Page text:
I investigated the “context” for course design at CapU and found various resources and people available to support faculty with educational technologies, Universal Design for Learning and the policies and procedures of the institution..
I developed a Moodle site to provide an online space that the instructors could continue to use after the 2-day Sprint AND that could be adapted by a new facilitator drawn from CapU faculty to deliver in the future. The basic units were
I developed a draft Schedule with a mixture of active learning activities, Lightning Talks (10 min presentations) and focused design/production cycles (1.5 hours). Participants chose their production environment and tools and I provided some guidance to new instructors as they identified their specific objectives and focused on design/production.
My intention was to apply some of the brain-based techniques I’d learned during a recent MOOC by “shifting” participants from active learning of new ideas (or review of prior knowledge) to their own personal analysis and planning and then to structured cycles of focused thinking and production/design. I built in points for reflection and sharing of progress so they could share and explain their tasks to the group.
Like the “Shift and Share” structure (http://www.liberatingstructures.com/11-shift-share/) we took turns sharing different experiences and knowledge to scaffold design and development tasks each individual faced. My emergent outline also shifted constantly on the first day due to the realities of unexpected snowfall and the distances several of the participants had to commute to get to the campus.
What was the outcome – from my perspective – from the participants’ perspectives? I’m still compiling “lessons learned” and mulling over recommendations for future development and delivery of this workshop. It seems to have “struck a chord” with the instructors who attended; hopefulling CapU will continue to develop this two day immersive workshop and begin to involve faculty and sessional instructors to encourage a continuing focus on quality education and course design.
It was a fun and challenging project. I’ll be extracting learning nuggets and sharing them as I apply what I’ve learned in future projects.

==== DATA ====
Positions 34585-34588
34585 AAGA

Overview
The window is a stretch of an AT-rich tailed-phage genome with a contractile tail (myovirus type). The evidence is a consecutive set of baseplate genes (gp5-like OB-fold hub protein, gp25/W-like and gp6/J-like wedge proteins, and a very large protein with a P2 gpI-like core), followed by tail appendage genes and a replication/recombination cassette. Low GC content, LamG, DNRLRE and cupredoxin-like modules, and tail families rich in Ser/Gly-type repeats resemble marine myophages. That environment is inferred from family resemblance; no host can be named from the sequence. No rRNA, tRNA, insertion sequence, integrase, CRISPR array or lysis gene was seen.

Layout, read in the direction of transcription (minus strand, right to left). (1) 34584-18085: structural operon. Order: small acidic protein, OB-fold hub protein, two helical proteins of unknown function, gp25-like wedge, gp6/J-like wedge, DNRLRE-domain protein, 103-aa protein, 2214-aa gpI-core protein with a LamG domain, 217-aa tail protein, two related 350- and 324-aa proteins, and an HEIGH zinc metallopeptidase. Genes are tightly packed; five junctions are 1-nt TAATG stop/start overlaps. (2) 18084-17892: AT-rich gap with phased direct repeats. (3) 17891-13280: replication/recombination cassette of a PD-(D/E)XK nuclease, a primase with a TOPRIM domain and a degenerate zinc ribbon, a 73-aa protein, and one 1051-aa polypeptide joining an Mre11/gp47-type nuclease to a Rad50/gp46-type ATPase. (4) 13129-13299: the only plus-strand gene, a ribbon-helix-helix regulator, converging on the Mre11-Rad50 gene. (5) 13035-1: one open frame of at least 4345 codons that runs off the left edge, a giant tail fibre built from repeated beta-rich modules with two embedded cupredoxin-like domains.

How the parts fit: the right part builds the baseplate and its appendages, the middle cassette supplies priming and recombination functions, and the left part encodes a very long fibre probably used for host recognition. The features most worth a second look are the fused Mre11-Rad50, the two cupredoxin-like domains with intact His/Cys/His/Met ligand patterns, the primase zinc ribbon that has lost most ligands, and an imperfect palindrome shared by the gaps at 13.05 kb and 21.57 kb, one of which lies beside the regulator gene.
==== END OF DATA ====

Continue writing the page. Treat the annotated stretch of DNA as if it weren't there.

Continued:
Any stories you might share about any course design/development events you’ve attended or facilitated?
Although I hope your Christmas time if full of family, friends, fun and time to relax…there will probably be a couple of days where you might want to browse some journal articles to broaden your awareness of issues affecting education and learning. If that doesn’t appeal to you, go here instead Funny Cat and Dog Videos 2015
Thanks to a recent post by George Veletsianos, I found even more open access education-focused academic journals that you can browse and share with other educators or your students. Not all are “equally open” – some journals publish a mixture of open and “behind a paywall” articles; other journals are truly open.
Go to my EduResources page and click on the first accordion listing A-J for 30 journals (one is actually a well-respect news-zine “First Monday”); or click on K-Z for another 9 journals. Note: I do need to re-organize the listing but time is tight these days 😉
If you know of other open journals, please post a comment or email me at sylviar at educomm.ca. The list will stay open so it can be shared by anyone who’s interested.
So enjoy browsing and reading. And celebrate and support “open access’ whenver you can. I’ve seen some disturbing signs of an increasingly protectivist perspective from some of the former leaders in this area, particularly in the US. But the open education, OER, open educational practices movement is strong and spreading in BC, Alberta and various other outposts across Canada. More about that in future posts.
A recent blog article by Christopher Lane casts a light on the varied claims about what is happening in our brains based on fMRI scans. A recently published critique of neuroscientific research by Stanford scientist John Ioannidis and Denese Szucs (see References) found serious flaws in many of the reported studies based on fMRI scans.
My immediate reaction was to go back and check my notes from my recent course, a MOOC called “Learning How to Learn” and the content that referred to fMRI data and how the heightened activity in the pain centres of the brain when people procrastinated demonstrated why we are so quick to switch our attention to more pleasurable or easier tasks or thoughts. Would this mean that the strategies to overcome procrastination weren’t valid either? Well, I was unable to track down the specific fMRI data that the professor referred to (and can’t ask as the course is over) but I reviewed the tips I learned that I wanted to share with other instructors – and they still seem to make intuitive sense – see what you think.
Even if the fMRI data about the responses is inaccurate, there does seem to be real “pain” felt by those of us who procrastinate too often; avoiding important tasks too often can undermine success, create stress, frustration and unhappiness, and can become a habit that is difficult, but not impossible to break. But we also know, from the more recent neuroscientific research, that our brains can adapt and change (referred to as “neuroplasticity”). So how do we change bad habits?